But in the melding of their traits, behaviors, quirks, and shortcomings, they laid the foundation for a son whose life was filled with paradoxes and incongruities. As an adult, Robin would describe himself as having been an overweight child, only to have Laurie knock down this disparaging self-analysis, sometimes straight to his face and with photographic evidence to the contrary. He grew up aware of the luxury he was raised in, and even made humorous grist of it—“Daddy, Daddy, come upstairs,” he would later joke, “Biffy and Muffy aren’t happy. We have only seven servants. All the other families have ten”—yet when pressed on the subject, he could not always bring himself to admit his family was wealthy. He would describe himself as an only child, yet he had two half brothers, both of whom he loved and received as full siblings. He would call himself isolated, even though he had friends at every school he attended and in every city where he was raised.
For all the loneliness he experienced as a child, and the unsettled emotions that came from a youth spent in a state of perpetual transition—in an eight-year span, he attended six different schools—Robin concluded that his upbringing had been blithely uncomplicated. “It’s the contradiction of what people say about comedy and pain,” he would say many years later. “My childhood was really nice.” As he had spent his whole life learning, he could define himself however he wanted, picking and choosing the pieces of his history that he found useful while discarding the rest. Not all contradictions had to be detrimental. Some of them could even be productive.
In a portrait photograph of Rob and Laurie Williams taken early in their relationship, the two make for a deeply contrasting pair: “Picture George Burns and Gracie Allen looking like Alastair Cooke and Audrey Hepburn and that’s what my parents are like,” Robin later said. His father’s facial features are handsome but sharp, severe, and angular; he is clean-shaven and his dark hair is close-cropped and precisely set in place. His mother’s face is round, warm, and inviting, and even in this black-and-white image, the soft sparkle of her blue eyes is unmistakable. Her dimpled smile reveals a gleaming top row of teeth; his pleasant expression is thin and tight-lipped, giving away nothing. They are clasping each other, his arm wrapped around hers just below the lower border of the image, and for all that sets them apart, there is also plainly love between them.
Robert Fitz-Gerrell Williams, who was known as Rob, came from a background of privilege and had been taught the repeated lesson that adversity could be overcome through labor and perseverance. He was born in 1906 into a well-to-do family in Evansville, Indiana, where his father, Robert Ross Williams, owned strip mines and lumber companies. The younger Rob had a covert streak of playfulness, and he sometimes teasingly told people that his mother was an Indian princess. While he studied at prep school, his father would go on what Laurie would later describe as “periodic toots,” taking a suite at the Blackstone Hotel in Chicago where he’d grab a chorus girl or two and “just whoop it up.” Sometimes it fell to Rob, when he was as young as twelve, to travel the three hundred miles north to Chicago with the family’s black servant, get his father sober, and bring him home. Rob later enrolled at Kenyon College in Ohio, but when a stock market crash in 1926 nearly wiped out the Williams family business, he had to quit school, come back to Evansville, and take a job as a junior engineer in the mines. A few years later, when Robert Ross became gravely ill, Rob unquestioningly offered his blood for transfusions, until his father finally pulled the needle out of his own arm and told his son, “I don’t want you to do this anymore—you’ve done enough.” Robert Ross died a short time later.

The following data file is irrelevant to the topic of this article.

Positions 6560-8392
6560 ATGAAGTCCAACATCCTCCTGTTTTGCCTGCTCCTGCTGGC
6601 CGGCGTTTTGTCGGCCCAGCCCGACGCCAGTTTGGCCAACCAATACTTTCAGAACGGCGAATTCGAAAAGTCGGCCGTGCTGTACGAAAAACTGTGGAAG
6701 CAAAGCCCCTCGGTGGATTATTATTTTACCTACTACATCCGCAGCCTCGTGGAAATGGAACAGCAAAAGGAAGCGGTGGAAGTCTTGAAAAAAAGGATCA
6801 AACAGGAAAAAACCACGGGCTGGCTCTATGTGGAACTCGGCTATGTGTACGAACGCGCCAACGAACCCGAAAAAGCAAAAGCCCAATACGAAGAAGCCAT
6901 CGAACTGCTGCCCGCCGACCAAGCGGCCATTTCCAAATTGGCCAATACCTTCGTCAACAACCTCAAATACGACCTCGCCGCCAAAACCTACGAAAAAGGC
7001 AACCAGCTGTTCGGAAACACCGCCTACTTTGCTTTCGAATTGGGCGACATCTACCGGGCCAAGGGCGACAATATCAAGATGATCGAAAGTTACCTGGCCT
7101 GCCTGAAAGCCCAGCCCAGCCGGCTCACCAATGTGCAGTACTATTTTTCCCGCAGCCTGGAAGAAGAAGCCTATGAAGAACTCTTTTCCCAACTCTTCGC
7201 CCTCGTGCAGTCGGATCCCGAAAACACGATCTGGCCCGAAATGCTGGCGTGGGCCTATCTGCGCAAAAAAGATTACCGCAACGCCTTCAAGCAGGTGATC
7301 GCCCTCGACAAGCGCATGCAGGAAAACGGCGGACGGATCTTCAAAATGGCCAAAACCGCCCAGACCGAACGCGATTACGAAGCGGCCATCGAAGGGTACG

Rob and his first wife, Susan Todd Laurent, had a son in 1938; they named him Robert Todd Williams, and he would be known as Todd. But by 1941, Rob and Susan had separated, and Susan took Todd to live with her in Kentucky. Rob was working for Ford as a plant manager when the United States entered into World War II, and he enlisted in the navy, eventually becoming a lieutenant commander on the USS Ticonderoga, an aircraft carrier in the Pacific. On January 21, 1945, while at sea near the Philippines, the Ticonderoga came under attack from Japanese kamikaze pilots, one of whom crashed through the carrier’s flight deck and managed to detonate a bomb in its hangar, destroying several stowed planes. More than one hundred sailors were killed or injured in the attack, and Rob was wounded when he leapt in front of his captain to protect him from an explosion, taking shrapnel in his back, legs, and arm.
Copyright © 2018 by Dave Itzkoff